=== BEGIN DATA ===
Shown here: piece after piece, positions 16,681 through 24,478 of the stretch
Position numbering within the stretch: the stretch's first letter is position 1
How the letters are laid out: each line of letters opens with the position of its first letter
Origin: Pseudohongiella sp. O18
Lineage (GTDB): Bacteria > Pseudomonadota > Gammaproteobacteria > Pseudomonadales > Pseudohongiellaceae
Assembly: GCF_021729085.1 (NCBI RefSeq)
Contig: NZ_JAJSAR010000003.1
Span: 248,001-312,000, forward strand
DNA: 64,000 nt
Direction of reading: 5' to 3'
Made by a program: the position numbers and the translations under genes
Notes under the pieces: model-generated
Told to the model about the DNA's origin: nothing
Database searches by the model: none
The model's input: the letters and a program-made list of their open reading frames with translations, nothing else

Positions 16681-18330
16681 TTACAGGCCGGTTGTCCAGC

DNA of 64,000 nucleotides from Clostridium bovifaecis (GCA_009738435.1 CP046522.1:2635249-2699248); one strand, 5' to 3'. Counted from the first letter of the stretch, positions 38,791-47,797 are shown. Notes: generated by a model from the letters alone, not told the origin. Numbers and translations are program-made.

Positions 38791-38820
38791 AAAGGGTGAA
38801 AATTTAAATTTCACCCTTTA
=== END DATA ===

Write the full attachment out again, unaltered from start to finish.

Shown here: piece after piece, positions 16,681 through 24,478 of the stretch
Position numbering within the stretch: the stretch's first letter is position 1
How the letters are laid out: each line of letters opens with the position of its first letter
Origin: Pseudohongiella sp. O18
Lineage (GTDB): Bacteria > Pseudomonadota > Gammaproteobacteria > Pseudomonadales > Pseudohongiellaceae
Assembly: GCF_021729085.1 (NCBI RefSeq)
Contig: NZ_JAJSAR010000003.1
Span: 248,001-312,000, forward strand
DNA: 64,000 nt
Direction of reading: 5' to 3'
Made by a program: the position numbers and the translations under genes
Notes under the pieces: model-generated
Told to the model about the DNA's origin: nothing
Database searches by the model: none
The model's input: the letters and a program-made list of their open reading frames with translations, nothing else

Positions 16681-18330
16681 TTACAGGCCGGTTGTCCAGC

DNA of 64,000 nucleotides from Clostridium bovifaecis (GCA_009738435.1 CP046522.1:2635249-2699248); one strand, 5' to 3'. Counted from the first letter of the stretch, positions 38,791-47,797 are shown. Notes: generated by a model from the letters alone, not told the origin. Numbers and translations are program-made.

Positions 38791-38820
38791 AAAGGGTGAA
38801 AATTTAAATTTCACCCTTTA